White Lightnin' Taps Its Way Into Sundance's Heart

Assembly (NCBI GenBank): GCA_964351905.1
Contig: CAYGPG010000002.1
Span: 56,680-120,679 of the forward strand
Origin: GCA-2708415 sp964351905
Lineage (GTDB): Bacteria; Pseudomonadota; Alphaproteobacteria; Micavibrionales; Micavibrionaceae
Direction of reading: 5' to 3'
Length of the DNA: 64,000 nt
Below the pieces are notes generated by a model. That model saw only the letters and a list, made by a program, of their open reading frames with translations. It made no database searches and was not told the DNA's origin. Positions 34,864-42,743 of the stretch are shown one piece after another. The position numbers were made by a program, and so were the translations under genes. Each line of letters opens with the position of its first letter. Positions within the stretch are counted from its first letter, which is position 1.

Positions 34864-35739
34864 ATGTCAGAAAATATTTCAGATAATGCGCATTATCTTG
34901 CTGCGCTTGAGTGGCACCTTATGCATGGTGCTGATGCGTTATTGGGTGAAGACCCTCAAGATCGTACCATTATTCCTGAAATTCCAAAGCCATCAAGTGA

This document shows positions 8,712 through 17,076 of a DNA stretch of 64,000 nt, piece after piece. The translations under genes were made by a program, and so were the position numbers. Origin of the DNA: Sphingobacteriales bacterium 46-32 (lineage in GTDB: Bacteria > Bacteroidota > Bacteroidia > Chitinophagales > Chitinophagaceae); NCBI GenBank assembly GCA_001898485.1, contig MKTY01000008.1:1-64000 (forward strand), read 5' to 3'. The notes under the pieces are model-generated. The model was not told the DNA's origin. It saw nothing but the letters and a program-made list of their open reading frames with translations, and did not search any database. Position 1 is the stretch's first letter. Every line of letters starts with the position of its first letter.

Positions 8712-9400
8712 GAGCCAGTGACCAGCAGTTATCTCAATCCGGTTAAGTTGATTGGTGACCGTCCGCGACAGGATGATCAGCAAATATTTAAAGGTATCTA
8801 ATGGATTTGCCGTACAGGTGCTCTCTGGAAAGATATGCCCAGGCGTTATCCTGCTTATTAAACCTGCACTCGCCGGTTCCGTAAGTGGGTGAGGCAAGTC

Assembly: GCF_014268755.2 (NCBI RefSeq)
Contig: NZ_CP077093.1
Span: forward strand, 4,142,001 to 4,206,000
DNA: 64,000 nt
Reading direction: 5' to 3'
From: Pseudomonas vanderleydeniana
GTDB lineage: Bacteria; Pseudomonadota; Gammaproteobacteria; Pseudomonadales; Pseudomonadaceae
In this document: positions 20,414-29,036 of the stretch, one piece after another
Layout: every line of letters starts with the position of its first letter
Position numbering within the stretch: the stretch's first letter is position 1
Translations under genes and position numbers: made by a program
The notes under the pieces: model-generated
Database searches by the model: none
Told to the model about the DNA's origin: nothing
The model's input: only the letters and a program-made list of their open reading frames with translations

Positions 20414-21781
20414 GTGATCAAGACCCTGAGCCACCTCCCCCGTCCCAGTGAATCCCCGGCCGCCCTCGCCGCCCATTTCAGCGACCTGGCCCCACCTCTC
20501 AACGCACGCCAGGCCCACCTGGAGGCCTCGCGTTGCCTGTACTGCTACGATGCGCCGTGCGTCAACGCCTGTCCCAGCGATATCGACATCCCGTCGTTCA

A 1991 PBS documentary called Dancing Outlaw introduced the world to the life and times of gas-huffing, vengeance-seeking, tap-dancin’ Jesco White. White Lightnin’, which premiered recently at Sundance, is British director Dominic Murphy’s reportedly more surreal take on this fabled Appalachian anti-hero. While not locked in reform school, work camps, or the psych ward, the young Jesco White learned his special breed of clog dancing from his father, who was eventually killed in a random act of hillbilly violence. In White Lightnin' Jesco picks up his daddy’s tap shoes and hits the road, where he comes to grips with the art, addiction, and madness that have plagued his violent life story. And somewhere along the way he meets his wife, played by none other than Carrie Fisher. While David D’Arcy speaks almost fondly of White Lightnin's redneck-exploitation (he was probably stretching for other ways to describe this “hillbilly slasher saga”), Dennis Harvey was less enchanted by the film’s “pretentious glimpse of hillbilly hell.” Most early reviews are apprehensive about the film’s distribution chances unless its grotesque lyricism finds a niche market. But I can't imagine this, being the first film written by the co-founders of Vice Magazine, not generating more distribution steam in the near future. If anyone knows how to generate buzz it is those guys. It will appear at the Berlin International Film Festival in February.